Celebrate Neurodiversity, This Week and Every Week

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This week (March 13 – 19, 2023) is Neurodiversity Celebration Week, a worldwide initiative that seeks to challenge stereotypes and misconceptions about neurological differences and change the way neurodivergent youth are perceived and supported by the world around them. 

At IYF, we believe young people are some of society’s best problem-solvers, change-makers, and leaders. Unfortunately, we know from experience that opportunities are not equitably distributed, and that systems—from health, to labor market, to education systems—don’t always understand or serve the best interests of youth, particularly those who experience intersecting forms of discrimination, including because they may process information and learn differently. That’s why so much of our work focuses on strengthening youth agency and creating more youth-inclusive systems to support and encourage young people as they face challenges, embrace opportunities, and work to create the world they want.  

No two brains function exactly alike, and this natural learner variability can make it easier, or more difficult, for individuals to learn and process certain types of information, in certain environments, or in certain formats. “Neurodivergent” means that the way we experience the world, learn, or process information falls outside of what is considered “typical.” Neurodivergent individuals may be considered to have a learning difference, or disability, such as dyslexia, ADHD, or dyscalculia. “Typical” brains are not as common as we might think: a whopping 1 in 5 people may be neurodivergent—that would be 20% of people! People who are neurodivergent often have different strengths and challenges than people who are neurotypical, and while they may struggle with some types of learning, processing, or interacting with the world, they may be incredibly gifted in other areas. 

At IYF, one of the ways we intentionally program for learner variability and neurodiverse youth is by working to incorporate the principles of universal design for learning (UDL) into the development and delivery of our curricula and trainings. A research-based set of principles to guide the design of learning environments that are optimally accessible and effective for all, UDL is gaining global traction as a foundational element of inclusive education. Donors have taken notice: not only has USAID made a commitment to mainstreaming UDL in its education programming, but Oak Foundation’s recent funding of IYF to partner with neurodivergent youth in participatory grant-making emphasizes that young people with learning differences need to be active participants in identifying what works for all youth.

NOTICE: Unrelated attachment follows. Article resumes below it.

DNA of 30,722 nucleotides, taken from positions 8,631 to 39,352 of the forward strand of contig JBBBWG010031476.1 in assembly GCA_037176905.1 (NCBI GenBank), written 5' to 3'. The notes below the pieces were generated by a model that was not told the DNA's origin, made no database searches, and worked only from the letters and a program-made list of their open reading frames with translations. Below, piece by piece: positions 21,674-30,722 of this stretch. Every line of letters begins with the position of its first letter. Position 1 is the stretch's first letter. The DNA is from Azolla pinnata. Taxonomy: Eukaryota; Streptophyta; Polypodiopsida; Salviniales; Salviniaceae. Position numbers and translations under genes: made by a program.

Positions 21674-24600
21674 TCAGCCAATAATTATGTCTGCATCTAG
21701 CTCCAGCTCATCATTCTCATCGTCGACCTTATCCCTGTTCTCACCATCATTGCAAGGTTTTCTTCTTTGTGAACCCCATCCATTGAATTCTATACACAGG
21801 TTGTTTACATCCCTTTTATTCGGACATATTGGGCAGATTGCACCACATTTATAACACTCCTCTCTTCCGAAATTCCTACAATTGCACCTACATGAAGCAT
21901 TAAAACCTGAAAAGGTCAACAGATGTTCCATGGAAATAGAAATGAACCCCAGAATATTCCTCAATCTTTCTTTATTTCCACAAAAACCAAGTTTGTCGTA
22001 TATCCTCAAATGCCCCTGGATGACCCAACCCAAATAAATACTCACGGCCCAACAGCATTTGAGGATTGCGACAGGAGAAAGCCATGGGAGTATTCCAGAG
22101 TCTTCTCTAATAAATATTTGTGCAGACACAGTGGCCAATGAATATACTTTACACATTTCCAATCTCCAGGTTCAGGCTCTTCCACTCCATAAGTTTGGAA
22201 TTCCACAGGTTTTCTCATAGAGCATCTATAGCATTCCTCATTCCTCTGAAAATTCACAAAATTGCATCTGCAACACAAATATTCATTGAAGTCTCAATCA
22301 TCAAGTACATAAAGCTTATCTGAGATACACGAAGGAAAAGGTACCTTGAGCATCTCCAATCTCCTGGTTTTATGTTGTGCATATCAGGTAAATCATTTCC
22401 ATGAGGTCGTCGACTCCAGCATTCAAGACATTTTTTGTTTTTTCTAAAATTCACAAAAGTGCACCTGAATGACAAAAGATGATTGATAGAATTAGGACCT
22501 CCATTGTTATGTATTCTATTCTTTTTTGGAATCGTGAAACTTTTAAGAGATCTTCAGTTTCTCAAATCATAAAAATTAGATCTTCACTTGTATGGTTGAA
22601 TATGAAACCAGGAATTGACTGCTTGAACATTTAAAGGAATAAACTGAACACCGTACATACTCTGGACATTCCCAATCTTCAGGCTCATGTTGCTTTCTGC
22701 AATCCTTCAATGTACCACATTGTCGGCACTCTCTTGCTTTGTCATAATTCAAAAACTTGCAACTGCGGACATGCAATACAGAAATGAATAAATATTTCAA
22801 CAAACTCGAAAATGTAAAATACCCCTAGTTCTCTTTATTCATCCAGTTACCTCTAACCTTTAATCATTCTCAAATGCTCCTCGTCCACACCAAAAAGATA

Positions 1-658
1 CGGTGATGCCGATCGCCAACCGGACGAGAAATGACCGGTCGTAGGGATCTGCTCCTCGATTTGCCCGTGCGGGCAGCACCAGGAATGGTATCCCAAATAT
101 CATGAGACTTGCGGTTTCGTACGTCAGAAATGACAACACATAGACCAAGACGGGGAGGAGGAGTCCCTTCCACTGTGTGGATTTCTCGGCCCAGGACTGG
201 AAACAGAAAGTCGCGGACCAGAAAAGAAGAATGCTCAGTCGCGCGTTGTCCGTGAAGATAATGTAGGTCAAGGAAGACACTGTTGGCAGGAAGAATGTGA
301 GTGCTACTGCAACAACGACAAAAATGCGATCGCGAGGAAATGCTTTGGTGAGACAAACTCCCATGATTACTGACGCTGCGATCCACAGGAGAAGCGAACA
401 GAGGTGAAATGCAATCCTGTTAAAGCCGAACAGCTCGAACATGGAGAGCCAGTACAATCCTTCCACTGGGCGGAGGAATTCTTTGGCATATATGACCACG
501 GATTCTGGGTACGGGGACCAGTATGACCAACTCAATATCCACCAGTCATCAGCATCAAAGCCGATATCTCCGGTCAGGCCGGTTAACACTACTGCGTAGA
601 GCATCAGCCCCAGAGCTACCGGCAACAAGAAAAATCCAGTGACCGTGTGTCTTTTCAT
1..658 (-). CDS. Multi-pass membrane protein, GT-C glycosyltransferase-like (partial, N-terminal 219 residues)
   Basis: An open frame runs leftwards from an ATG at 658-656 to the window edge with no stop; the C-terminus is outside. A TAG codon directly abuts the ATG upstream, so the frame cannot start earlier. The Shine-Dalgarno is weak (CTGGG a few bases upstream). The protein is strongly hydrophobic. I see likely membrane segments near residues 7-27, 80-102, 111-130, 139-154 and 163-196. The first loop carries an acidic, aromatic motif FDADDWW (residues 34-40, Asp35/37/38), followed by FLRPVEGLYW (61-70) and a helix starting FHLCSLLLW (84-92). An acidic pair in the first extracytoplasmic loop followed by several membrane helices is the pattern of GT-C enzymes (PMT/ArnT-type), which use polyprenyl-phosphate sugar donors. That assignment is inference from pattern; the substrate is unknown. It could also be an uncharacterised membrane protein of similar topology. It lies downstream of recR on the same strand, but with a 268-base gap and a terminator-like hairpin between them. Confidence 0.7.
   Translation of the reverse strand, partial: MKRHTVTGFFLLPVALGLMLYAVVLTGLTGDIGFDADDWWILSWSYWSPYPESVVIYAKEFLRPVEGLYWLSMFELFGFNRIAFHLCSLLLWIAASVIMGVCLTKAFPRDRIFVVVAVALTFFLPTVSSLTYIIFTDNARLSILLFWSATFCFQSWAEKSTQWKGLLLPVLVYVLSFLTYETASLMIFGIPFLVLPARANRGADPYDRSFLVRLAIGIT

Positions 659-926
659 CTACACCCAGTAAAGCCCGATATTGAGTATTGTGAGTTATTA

Here are five simple things we do at IYF to engage and build on the strengths of all individuals:

  • Provide information verbally and in writing. We see this technique in infomercials for a reason—"call now!” in writing on the screen and repeated by a voice-over helps  ensure that everyone gets the message.
  • Break information down into several smaller pieces. When writing, use bullets, paragraphs, and numbering; when speaking, pause between pieces of information, give some time to process, and use verbal headings like “Now we’ll talk about _____.”
  • Provide alternatives for participating or interacting with information. One size doesn’t fit all, so build in alternatives and options that allow individuals to choose what works best for them: for example, “stand or sit,” “unmute or chat,” “raise your hand or say ’aye’.”
  • Use a larger, readable font and digestible, consistent formatting. No matter how trendy a font, print size, or page layout is, if people can’t easily read it, they may skip it.
  • Make sure there’s enough color contrast between printed information and the background it’s printed on. Use white type only on dark colors; use black type only on light colors, and make sure background graphics don’t compete with the printed word.

It’s not enough to prepare young people to see and interact with the world differently; we also need to prepare the world to see and interact with young people differently. This week, consider integrating simple UDL strategies into your work as a way to honor and celebrate neurodiversity and improve your offerings for all! 

For more information and tips on UDL, check out CAST’s UDL framework and guidelines here.

Gail Guillard is IYF's Digital Projects and Curricula Manager, US Workforce and Development.

Sarah Jonson is IYF's Technical Advisor, Youth Agency & Engagement.